Merry Christmas!

Sunday, 24 December 2017 - 18:48 UTC

Merry Christmas!

We are currently under the influence of a coronal hole solar wind stream. The solar wind speed has picked up to 550km/s but there hasn't really been much of a geomagnetic response as the solar wind density and interplanetary magnetic field values have been rather mediocre.

This solar wind comes from a very long and narrow coronal hole that obviously wasn't capable of producing much of a dense shock wave (also known as a Co-rotating Interaction Region) ahead of the high speed solar wind stream. It is usually this shock ahead of the high speed solar wind stream that causes the most geomagnetic instability. A fun fact you might didn't know before.

Remain vigilant nonetheless in the hours ahead, if the direction of the IMF (Bz) turns southward for a while we might still end up with active geomagnetic conditions with a Kp of 4.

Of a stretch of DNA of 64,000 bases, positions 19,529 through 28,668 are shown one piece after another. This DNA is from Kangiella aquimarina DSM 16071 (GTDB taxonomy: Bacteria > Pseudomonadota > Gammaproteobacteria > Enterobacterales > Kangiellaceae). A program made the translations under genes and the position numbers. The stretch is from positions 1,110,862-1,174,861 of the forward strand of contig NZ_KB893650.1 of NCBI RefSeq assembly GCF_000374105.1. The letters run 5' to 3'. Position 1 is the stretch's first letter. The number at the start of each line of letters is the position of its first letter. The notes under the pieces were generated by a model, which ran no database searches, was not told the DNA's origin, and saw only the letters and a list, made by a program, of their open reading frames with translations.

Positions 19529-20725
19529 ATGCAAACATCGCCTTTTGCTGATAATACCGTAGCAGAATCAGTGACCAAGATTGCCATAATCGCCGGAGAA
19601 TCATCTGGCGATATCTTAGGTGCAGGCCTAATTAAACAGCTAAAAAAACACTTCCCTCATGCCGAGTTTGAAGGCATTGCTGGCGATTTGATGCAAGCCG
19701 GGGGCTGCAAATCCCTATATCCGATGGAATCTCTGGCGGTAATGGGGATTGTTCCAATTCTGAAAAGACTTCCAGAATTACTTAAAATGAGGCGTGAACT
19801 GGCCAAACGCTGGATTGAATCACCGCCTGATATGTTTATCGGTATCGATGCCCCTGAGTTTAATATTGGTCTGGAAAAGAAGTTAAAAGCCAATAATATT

That's what we have in store for you here on planet Earth but back on our Sun things are really quiet. Solar activity is very low (A and B class only) despite the presence of one numbered sunspot region on the earth-facing disk. Sunspot region 2692 is however a simple Beta sunspot region which isn't capable of producing C, M or X-class events. We are slowly crawling towards solar minimum.

Now that you're up to date again, we'd like to wish all of our visitors a very Merry Christmas!

Header image provided by Ed Touwen.

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Current data suggest that it is not possible to see aurora now at middle latitudes

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